There's a big difference between knitting the Hannah hat with cashmere and knitting the Hannah hat with Cascade 220. For one thing, the cashmere was DK and C220 is worsted. Did I bother to change the needle size when I knit this new hat? No.

Also, cashmere is much softer than 100% wool (duh!) and wool has a certain body to it that when you knit it tightly (as I have done with these size 6 knitting needles meant for DK yarn) you end up with a tough hand. It's so tough that it could stand up on its own. Without starch.

The multicolored plies in the cashmere hide a multitude of sins. The single color Cascade... not so much. I increased incorrectly, I decreased in the wrong spots here and there in robin's egg blue for all to see, yet I can't bring myself to frog the thing.

People, knitters, friends and loved ones: I believe in making mistakes. It is my tendency in life to want to experience things so immediately that I really don't care whether something is the right or wrong decision. This attitude works better in some parts of life than in others.

Marrying the wrong guy because you don't believe in soul mates; that we're all just humans trying to get along on this planet and you might as well find the one who charms you and by the way he's immensly talented and successful, what could possibly go wrong? Yeah, that's a mistake. Especially when you discover three years later that soulmates do exist and that yours is sitting directly across from you and you're married to another guy. Then you just pretend that the guy you've always dreamed of isn't wearing that star tattoo at the base of his neck in the exact same place your favorite star necklace sits, the one your grandma gave you when you were 18. Yeah, you just pretend that the love bomb that went off in your head (didn't anybody else hear it?) never happened and hope that somehow the status quo works out.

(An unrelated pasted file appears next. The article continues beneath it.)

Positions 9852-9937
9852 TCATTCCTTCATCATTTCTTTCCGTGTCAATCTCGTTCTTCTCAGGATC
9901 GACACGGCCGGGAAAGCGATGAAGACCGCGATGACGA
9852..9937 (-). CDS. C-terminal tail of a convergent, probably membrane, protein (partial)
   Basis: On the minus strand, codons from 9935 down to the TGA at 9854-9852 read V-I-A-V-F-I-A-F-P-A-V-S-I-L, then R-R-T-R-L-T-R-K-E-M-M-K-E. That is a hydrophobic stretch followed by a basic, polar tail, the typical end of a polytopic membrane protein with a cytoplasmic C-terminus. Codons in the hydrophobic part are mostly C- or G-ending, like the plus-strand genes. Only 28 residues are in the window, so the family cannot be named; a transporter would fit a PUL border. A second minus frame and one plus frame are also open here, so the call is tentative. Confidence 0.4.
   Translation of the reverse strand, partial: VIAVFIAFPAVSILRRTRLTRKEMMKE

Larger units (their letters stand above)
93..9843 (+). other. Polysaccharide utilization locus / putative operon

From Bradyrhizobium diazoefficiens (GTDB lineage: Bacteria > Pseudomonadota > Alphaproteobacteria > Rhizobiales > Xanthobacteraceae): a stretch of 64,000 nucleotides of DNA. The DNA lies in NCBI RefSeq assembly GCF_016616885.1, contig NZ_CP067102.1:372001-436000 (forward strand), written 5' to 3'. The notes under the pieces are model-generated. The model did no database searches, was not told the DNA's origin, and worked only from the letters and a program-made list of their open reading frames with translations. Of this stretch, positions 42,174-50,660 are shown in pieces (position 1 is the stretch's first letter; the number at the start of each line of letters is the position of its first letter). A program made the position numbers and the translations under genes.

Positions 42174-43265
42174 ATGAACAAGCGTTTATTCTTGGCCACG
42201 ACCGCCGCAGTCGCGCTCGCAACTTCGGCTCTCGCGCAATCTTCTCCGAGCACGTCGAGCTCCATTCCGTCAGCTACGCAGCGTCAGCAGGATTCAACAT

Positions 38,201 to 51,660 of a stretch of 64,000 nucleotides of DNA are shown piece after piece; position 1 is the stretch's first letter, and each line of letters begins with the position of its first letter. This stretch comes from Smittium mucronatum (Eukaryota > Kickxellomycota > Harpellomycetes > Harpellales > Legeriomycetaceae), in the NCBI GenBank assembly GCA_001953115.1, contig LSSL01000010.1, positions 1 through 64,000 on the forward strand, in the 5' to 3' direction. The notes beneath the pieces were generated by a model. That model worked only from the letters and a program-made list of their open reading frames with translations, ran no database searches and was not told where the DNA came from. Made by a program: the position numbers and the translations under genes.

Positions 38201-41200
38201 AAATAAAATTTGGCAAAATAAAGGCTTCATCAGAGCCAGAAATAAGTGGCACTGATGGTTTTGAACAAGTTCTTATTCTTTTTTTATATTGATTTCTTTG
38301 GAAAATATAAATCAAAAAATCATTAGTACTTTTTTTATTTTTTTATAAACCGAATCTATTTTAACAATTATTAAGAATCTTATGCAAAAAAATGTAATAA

That's the thing about mistakes. You can't pretend that they don't exist. You have to own up to them or else you'll never move forward. You'll be stuck living the wrong life, a life built on preconceived notions, fairy tales and cowardice. What kind of life can you live knowing that you're living in fear of the wrong turns you've made?

It takes bravery to fix mistakes. It takes a belief in a better life, acknowledgement that our time on this earth is too short to shortchange ourselves from living the best lives possible. It takes having to wallow in some of the darkest swamps of self loathing, guilt and uncertainty, unsure of how long it will take to feel better and how long it will take to get out.

I'm just going to have to remember that as I frog down to the brim on this thing. In the end, I'll end up with a better hat that I will appreciate more. For you can't understand how good you've got something until you know the other side of the coin, how bad life can be when you make a bad decision. That said, I'm still going to knit this thing until it's finished, just to see what it looks like.

Sometimes I never learn.

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